The premium price forecast by Leone materialized. Vitrakvi's wholesale acquisition cost is $32,800 for a 30-day supply of 100-mg doses, or $393,600 per year. A liquid oral formulation will cost about $11,000 a month for pediatric patients, and is based on body surface area. Bayer, though, is offering what it dubbed the Vitrakvi Commitment Program and the TRAK Assist patient support program. The former will refund the cost of Vitrakvi to payers, patients and third-party organizations paying on behalf of patients if patients do not show clinical benefit within 90 days of treatment start, if they've received the drug from an in-network specialty pharmacy. TRAK Assist provides what Bayer called "comprehensive reimbursement support and patient assistance services." Bayer estimates that the ultra-rare cancer affects between 2,500 and 3,000 new patients in the U.S. per year, most of whom currently go undiagnosed, and the company maintained that the breakthrough therapy is priced right. For the majority of patients, Bayer predicts that monthly out-of-pocket costs will be $20 or less.

"We expect about 70 percent of the patients to [have] commercial insurance," Germino said. "Medicaid typically charges between $8 and $10 per prescription for 30 days of therapy." Medicare coverage's "donut hole" of missing benefits can often be offset by support programs. These expectations were factored together to arrive at the $20 estimate, he said.

Leone deemed the approval "in line with our positive outlook" on Vitrakvi. "Importantly, a review of the FDA label yields no surprises or unexpected annotations regarding toxicity of the drug."

Under the terms of the companies' deal, Bayer takes responsibility for 50 percent of the commercial costs and will receive 50 percent of profits in efforts to commercialize the compound, and could qualify for a priority review voucher. Vitrakvi will be available in the U.S. market immediately. Bayer submitted a marketing authorization application in the EU in August.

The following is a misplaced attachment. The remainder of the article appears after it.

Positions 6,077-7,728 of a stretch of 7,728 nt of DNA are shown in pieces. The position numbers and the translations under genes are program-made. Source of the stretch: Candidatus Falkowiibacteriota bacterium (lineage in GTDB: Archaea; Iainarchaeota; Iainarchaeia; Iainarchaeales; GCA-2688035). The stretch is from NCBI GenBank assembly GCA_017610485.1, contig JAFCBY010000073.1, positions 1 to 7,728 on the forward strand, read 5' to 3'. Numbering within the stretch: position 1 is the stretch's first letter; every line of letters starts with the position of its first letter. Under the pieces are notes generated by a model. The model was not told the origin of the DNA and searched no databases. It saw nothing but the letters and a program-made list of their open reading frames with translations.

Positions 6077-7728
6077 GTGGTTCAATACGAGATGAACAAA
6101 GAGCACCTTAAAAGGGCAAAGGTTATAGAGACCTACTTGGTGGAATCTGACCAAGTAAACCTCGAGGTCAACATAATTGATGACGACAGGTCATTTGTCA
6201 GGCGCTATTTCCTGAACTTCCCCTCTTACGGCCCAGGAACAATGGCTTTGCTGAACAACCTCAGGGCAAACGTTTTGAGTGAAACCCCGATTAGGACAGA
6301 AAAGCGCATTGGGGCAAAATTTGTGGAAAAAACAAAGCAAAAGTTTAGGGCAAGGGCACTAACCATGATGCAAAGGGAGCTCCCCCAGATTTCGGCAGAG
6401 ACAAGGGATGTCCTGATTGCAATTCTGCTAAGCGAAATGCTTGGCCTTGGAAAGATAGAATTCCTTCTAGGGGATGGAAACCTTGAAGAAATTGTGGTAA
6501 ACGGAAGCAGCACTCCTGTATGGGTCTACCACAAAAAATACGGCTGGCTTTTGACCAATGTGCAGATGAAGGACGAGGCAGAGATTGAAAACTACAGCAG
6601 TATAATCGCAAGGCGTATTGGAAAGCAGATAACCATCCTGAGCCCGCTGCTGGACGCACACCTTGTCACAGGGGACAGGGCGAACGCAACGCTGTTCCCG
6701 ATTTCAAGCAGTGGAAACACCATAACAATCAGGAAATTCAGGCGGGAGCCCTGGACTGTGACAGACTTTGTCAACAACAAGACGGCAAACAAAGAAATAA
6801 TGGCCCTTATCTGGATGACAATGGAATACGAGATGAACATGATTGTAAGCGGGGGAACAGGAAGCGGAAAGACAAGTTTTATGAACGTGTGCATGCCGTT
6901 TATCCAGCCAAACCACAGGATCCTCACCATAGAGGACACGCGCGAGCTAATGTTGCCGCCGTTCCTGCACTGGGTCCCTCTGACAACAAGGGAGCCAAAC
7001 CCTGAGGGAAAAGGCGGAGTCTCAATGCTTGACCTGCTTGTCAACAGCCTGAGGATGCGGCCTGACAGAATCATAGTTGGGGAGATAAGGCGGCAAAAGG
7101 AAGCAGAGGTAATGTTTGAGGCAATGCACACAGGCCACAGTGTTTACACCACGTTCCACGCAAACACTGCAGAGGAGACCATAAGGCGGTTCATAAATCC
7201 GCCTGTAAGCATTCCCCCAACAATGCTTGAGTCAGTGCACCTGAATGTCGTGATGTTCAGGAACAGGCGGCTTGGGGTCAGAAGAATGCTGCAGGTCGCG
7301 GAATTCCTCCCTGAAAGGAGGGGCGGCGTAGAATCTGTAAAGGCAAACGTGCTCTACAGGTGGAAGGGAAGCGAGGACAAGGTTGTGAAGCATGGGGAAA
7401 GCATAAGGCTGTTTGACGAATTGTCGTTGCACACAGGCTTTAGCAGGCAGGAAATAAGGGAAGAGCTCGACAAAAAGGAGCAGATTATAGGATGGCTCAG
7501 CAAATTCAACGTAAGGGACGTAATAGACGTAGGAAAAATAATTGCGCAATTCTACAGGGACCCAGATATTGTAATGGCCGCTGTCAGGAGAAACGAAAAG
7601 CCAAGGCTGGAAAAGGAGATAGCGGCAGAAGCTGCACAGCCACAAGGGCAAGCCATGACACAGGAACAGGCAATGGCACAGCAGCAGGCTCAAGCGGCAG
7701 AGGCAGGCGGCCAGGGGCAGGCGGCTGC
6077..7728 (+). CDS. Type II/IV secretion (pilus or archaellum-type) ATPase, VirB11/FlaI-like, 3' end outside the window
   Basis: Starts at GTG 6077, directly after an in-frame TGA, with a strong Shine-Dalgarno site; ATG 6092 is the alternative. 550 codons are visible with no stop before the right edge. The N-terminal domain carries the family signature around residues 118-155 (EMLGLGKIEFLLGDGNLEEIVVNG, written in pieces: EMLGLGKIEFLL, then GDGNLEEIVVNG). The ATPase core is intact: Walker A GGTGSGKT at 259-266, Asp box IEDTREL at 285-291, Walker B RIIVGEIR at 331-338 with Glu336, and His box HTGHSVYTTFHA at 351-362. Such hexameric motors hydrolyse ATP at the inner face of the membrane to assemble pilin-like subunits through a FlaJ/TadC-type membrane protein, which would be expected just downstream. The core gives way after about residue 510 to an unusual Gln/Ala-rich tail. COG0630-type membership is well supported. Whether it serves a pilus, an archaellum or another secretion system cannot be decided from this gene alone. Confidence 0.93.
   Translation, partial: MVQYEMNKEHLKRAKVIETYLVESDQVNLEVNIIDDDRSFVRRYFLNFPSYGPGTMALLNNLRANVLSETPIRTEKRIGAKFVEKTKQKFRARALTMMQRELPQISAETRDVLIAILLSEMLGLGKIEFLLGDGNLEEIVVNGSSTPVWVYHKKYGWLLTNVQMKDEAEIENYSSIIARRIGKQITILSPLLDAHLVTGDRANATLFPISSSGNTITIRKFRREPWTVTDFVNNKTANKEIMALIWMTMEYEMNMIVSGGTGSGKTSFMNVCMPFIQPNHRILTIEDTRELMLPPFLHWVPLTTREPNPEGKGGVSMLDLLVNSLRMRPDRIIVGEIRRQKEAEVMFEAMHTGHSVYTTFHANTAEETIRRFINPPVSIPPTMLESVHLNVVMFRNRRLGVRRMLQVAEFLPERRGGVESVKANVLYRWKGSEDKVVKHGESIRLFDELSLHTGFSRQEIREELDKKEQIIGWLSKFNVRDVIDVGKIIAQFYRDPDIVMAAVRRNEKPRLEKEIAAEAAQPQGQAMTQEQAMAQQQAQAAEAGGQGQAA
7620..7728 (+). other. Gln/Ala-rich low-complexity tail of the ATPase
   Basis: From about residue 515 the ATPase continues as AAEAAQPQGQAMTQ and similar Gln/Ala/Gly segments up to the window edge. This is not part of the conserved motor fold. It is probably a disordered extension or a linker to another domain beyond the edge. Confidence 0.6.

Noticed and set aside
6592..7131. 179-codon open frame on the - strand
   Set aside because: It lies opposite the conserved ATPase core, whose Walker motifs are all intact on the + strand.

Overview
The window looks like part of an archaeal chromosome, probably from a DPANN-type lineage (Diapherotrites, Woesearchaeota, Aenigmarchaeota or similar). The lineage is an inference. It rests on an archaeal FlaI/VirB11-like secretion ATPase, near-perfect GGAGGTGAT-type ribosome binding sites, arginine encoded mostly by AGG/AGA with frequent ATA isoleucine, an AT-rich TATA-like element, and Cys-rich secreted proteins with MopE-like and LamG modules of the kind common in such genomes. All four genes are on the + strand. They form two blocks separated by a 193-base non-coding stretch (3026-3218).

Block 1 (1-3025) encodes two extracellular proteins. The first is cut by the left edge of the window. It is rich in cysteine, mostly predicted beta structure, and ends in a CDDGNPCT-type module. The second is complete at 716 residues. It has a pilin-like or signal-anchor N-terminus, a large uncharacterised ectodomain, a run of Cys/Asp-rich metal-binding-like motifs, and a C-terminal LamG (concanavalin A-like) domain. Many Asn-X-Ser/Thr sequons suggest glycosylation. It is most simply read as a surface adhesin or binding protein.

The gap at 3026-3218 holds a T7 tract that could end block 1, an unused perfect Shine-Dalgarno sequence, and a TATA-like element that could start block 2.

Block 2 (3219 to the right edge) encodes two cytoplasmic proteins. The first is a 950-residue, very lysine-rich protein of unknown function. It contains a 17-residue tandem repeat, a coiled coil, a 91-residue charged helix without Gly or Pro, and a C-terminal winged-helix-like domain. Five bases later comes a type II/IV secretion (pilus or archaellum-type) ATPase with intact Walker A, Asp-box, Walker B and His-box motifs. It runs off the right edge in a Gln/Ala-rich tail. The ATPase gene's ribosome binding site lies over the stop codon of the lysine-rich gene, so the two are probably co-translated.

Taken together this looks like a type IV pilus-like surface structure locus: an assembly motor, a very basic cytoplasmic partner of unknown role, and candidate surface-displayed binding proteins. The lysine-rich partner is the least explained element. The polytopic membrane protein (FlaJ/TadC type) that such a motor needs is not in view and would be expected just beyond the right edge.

Oppenheimer analyst Leah Rush Cann was optimistic about revenues, too, saying in a report that her firm "continue[s] to estimate that larotrectinib will launch in the U.S. in the fourth quarter of 2018, and sales will increase to $1.12 billion in 2024."

Fewer mutations means better chance

LOXO-195 has a long history, Germino said. "What Array [Biopharma Inc.] did and Loxo did prior Bayer's involvement, was say, 'OK, we know these things happen. They happen for other kinases, so they likely happen for this kinase inhibitor. Let's do a screen to find a drug that will bind in the presence of these mutations.' And that's what they did. If a patient gets on [Vitrakvi], in most cases – honestly, we don't know how long the average patient stays on, because we haven't reached the median duration of response – but at some point most patients if they've not been cured, will progress. Some of them might [remain stable for] 10 years, some might be two years, and some might be 18 years. At the time of progression, what a doctor should do, and obviously we will be counseling them to do this, is sequence that kinase domain. It's very simple, it's very cheap, and they can do it by PCR. If one of these four mutations comes up, they would be eligible to go on the trial, if the trial is still open, or on the drug, if the drug is approved by then." Asked how soon LOXO-195 might be available, Germino said "it all depends on the number of patients they get [for the study]. Right now, the pipeline [of subjects] coming in, because [Vitrakvi] works so well, has not been really fast. I think it's at least a couple years off at the minimum, but it depends on accrual."